“We have to be brave enough to soften what’s rigid, to find the soft spot and stay with it. That’s the true practice of peace.”
“[W]ar is never going to end as long as our hearts are hardened against each other.
What happens is a chain reaction … Something occurs—it can be as small as a mosquito buzzing—and you tighten. … something starts to shut down in you, and the next thing you know, imperceptibly, the chain reaction of misery begins: we begin to fan the grievance with our thoughts. These thoughts become the fuel that ignites war. War could be that you smash that teensy-weensy mosquito. But I’m also talking about war within the family, war at the office, war on the streets, and also war between nations, war in the world.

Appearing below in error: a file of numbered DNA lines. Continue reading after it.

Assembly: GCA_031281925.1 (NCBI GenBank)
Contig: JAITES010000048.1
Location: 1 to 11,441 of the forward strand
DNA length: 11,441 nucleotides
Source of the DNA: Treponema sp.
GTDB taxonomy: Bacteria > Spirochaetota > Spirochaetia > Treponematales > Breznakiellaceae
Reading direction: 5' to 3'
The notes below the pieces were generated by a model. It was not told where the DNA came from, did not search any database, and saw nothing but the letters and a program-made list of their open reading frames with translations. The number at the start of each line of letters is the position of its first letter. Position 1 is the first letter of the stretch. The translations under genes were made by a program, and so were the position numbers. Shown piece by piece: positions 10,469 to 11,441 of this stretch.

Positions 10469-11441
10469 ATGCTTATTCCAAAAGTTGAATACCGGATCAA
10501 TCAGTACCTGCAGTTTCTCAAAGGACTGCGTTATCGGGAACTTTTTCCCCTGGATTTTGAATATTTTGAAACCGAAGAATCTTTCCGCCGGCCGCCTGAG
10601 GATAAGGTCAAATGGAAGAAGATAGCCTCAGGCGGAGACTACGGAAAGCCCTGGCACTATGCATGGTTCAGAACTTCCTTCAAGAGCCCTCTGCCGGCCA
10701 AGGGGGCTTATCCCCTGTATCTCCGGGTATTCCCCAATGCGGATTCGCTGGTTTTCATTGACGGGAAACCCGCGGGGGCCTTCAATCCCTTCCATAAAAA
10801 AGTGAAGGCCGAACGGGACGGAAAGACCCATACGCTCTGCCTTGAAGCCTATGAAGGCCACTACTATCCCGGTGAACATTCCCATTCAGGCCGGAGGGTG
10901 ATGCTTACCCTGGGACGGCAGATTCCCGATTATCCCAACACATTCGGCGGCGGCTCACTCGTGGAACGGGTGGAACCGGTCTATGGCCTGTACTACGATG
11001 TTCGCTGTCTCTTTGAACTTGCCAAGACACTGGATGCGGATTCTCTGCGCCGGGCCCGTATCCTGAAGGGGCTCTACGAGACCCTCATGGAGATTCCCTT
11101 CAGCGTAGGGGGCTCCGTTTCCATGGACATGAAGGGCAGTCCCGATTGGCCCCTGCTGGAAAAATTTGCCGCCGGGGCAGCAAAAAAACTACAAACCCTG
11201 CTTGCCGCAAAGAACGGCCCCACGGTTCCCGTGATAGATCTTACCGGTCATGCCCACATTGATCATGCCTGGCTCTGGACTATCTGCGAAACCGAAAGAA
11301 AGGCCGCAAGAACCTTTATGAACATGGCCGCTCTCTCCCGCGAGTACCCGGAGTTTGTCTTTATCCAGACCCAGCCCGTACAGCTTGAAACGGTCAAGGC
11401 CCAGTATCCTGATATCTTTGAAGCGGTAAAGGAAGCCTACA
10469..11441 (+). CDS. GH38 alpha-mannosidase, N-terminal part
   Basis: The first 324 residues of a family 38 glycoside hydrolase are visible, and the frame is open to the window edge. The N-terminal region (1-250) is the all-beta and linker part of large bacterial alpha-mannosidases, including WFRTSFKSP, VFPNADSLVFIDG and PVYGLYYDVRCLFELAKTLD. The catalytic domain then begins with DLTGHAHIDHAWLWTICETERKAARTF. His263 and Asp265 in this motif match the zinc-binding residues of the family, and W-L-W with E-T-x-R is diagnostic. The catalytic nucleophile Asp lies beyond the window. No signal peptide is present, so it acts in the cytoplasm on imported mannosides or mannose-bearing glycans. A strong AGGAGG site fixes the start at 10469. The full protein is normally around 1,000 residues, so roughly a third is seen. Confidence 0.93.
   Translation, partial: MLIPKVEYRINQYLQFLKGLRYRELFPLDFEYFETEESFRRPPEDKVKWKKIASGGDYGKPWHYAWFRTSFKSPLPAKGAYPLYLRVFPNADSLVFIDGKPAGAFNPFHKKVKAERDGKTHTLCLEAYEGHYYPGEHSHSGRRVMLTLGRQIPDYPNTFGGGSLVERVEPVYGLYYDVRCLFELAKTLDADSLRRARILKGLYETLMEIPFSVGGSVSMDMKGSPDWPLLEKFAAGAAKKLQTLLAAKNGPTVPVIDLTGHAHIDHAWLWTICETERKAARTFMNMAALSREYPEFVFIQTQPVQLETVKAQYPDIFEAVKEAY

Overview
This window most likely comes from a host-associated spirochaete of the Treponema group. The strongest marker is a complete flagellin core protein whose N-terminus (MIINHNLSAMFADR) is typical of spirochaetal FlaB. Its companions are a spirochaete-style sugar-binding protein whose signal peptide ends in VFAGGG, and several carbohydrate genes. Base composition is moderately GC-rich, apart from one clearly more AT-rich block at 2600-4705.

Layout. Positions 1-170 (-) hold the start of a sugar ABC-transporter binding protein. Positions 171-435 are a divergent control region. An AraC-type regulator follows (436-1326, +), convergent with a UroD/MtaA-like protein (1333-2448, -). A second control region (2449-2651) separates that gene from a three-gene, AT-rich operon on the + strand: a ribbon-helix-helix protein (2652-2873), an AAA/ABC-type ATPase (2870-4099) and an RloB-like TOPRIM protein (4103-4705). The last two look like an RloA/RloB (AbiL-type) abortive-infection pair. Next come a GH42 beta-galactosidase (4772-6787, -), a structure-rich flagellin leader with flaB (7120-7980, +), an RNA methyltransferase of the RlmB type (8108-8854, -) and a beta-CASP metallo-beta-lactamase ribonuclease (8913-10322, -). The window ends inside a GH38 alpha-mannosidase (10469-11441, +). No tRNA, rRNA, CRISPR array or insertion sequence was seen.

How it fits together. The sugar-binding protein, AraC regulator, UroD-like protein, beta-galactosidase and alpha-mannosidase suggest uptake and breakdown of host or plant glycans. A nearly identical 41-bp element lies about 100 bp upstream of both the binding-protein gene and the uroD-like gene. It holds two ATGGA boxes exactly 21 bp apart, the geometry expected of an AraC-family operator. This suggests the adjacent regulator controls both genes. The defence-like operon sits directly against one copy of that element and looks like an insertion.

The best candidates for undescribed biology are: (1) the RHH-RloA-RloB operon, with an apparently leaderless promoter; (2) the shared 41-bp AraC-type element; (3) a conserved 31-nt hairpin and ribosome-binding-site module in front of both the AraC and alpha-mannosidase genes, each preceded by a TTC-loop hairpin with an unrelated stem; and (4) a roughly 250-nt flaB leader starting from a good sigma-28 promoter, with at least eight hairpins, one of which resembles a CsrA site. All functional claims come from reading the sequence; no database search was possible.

[T]o the degree that each of us is dedicated to wanting there to be peace in the world, then we have to take responsibility when our own hearts and minds harden and close. We have to be brave enough to soften what is rigid, to find the soft spot and stay with it. We have to have that kind of courage and take that kind of responsibility. That’s true spiritual warriorship. That’s the true practice of peace.”
~ Pema Chödrön, “The Ultimate Kindness,” The Sun, September 2006 (excerpted from Practicing Peace in Times of War by Pema Chödrön)